Essay: International Politics Economics

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International Political Economics

The international financial system has changed significantly over the past thirty years. Among the most significant changes, the Bretton Woods system collapsed, regulations regarding transborder capital flows have eased and the Euro was created. Each of these major changes has contributed significantly to the global financial system we have today.

The Bretton Woods system was devised in the wake of the Second World War and was based on pegging the world's major currencies to the value of gold. The pegs were to be within 1%. By 1968, Bretton Woods had been adapted to a floating rate system. The U.S. dollar, the reserve currency under Bretton Woods, was unable to maintain its peg. The U.S. dollar became overvalued in relation to gold.

The Smithsonian Agreement of 1971 ended the gold pegs for good. The U.S. had unilaterally ended the gold standard the year prior. This agreement set the stage for the development of international currency markets. The first stage, however, saw exchange rates negotiated, rather than be backed by the value of silver or gold (Investopedia, 2009).

Once the free float of major currencies was established, the next step in the development of global financial markets was the freeing of global financial flows. International trade agreements have been signed at an increasingly rapid pace since the U.S. And Canada signed the first major free trade act. While the flow of goods has improved as a result of these agreements, the flow of capital has freed the most. This impacts the world's financial system in a number of ways. The first is that it increases the efficiency of resource allocation, but in doing so it also increases the volatility of global financial markets (Eichengreen, 2004). Speculation, both directly on currency markets and indirectly with foreign investment, contributes to this volatility.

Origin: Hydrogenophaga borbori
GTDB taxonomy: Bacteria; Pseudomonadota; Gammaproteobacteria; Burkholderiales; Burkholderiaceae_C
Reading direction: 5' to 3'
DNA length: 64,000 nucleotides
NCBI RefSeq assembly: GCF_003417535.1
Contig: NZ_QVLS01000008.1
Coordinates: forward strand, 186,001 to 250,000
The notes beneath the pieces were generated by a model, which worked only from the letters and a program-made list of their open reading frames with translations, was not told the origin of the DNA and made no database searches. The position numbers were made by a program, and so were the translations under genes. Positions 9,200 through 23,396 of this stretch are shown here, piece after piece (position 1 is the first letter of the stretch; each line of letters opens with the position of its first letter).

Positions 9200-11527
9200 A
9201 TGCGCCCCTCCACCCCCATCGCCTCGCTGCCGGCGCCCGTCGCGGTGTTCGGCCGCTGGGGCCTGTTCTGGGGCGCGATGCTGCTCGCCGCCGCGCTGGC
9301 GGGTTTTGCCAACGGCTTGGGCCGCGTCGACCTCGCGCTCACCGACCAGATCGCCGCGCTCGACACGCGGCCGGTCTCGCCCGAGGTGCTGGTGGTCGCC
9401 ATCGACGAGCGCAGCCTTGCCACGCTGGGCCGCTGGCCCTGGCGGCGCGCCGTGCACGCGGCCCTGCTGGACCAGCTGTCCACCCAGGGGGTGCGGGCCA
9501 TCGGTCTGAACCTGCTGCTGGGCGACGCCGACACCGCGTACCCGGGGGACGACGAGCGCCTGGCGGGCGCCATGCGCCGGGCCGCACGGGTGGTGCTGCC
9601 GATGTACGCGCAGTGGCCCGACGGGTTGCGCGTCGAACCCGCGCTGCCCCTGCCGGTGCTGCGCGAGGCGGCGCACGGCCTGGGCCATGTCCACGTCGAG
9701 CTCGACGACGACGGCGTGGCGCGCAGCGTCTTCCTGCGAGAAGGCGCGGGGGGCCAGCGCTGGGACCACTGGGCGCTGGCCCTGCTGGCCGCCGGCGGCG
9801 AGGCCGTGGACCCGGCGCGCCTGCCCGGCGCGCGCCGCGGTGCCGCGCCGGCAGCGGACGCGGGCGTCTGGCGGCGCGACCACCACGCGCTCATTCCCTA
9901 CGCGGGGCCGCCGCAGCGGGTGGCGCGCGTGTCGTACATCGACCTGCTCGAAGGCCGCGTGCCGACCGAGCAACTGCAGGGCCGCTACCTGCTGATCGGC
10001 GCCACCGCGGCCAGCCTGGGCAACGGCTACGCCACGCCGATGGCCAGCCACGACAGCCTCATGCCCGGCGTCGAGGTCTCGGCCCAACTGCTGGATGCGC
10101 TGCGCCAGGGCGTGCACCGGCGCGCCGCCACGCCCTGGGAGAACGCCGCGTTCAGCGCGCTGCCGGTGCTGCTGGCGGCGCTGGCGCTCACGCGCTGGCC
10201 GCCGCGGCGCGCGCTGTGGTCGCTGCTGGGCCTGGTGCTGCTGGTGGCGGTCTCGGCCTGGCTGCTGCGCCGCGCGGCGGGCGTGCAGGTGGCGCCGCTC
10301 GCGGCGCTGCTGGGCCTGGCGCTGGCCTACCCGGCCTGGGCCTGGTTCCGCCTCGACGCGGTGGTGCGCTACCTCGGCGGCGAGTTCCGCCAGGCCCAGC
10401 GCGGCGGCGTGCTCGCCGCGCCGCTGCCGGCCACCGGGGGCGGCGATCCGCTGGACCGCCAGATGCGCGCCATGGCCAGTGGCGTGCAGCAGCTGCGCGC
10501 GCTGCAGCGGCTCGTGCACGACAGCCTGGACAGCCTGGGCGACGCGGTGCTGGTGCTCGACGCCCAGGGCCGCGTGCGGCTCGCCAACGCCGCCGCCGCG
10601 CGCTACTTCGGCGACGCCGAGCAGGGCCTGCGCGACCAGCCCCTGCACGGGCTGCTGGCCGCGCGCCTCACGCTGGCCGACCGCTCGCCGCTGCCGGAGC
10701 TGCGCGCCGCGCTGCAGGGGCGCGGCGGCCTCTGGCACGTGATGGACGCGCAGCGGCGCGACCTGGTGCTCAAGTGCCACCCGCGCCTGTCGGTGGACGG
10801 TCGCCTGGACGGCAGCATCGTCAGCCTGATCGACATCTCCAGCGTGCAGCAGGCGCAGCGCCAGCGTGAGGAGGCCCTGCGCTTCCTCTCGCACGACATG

Another major change in the global finance system is the creation of the Euro. When the U.S. dollar began to lose prominence in the 1970s, the other major world currencies were all in smaller economies. They were important, but never a threat to supercede the preeminence of the dollar. The euro absorbed some of these powerful currencies, such as the mark and the franc, and became a world currency in its own right. The euro provides global financial markets a realistic, viable alternative to the dollar, the first real one since the pound prior to World War Two (Pollard, 2001).

As yet, the euro has not superceded the dollar as the primary medium of exchange in the global financial markets. That it provides a viable second option is of comfort to investors, however. It provides stability to the global financial system as well, since investors need not focus exclusively on the dollar as a safe haven. They can move between the euro and the dollar, which increases the efficiency of the global financial markets and helps to normalize the price of both of these currencies.

The final major change in the global financial markets is the increase in the use of derivatives. The increasing use of derivatives has been hotly debated. Proponents take the view that they help hedge against risk, thus improving the efficiency and effectiveness of the international financial system; others argue that derivatives are dangerous and that the use of leverage distorts markets and leads to excessive speculation (Sheppard, 2004). In either case, derivative instruments are here to stay, and have had a significant impact on the global financial system.

One emerging issue that may become the major issue of the next decade or so is the ongoing soft peg of the yuan to the dollar. This is creating an egregious distortion of the market for the yuan, resulting in a massive wealth transfer to China that may well destabilize the global financial system when a free float of the yuan is finally allowed.

2. There are a handful of characteristics that define the classic socialist system. The central government has a monopoly on all resources, and often on retailing as well. This leads to an excess of bureaucratic control. Budgets are soft, since the value of the currency is not likely to… [END OF PREVIEW]

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International Politics Economics.  (2009, December 13).  Retrieved December 6, 2019, from https://www.essaytown.com/subjects/paper/international-politics-economics/990180

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"International Politics Economics."  Essaytown.com.  December 13, 2009.  Accessed December 6, 2019.
https://www.essaytown.com/subjects/paper/international-politics-economics/990180.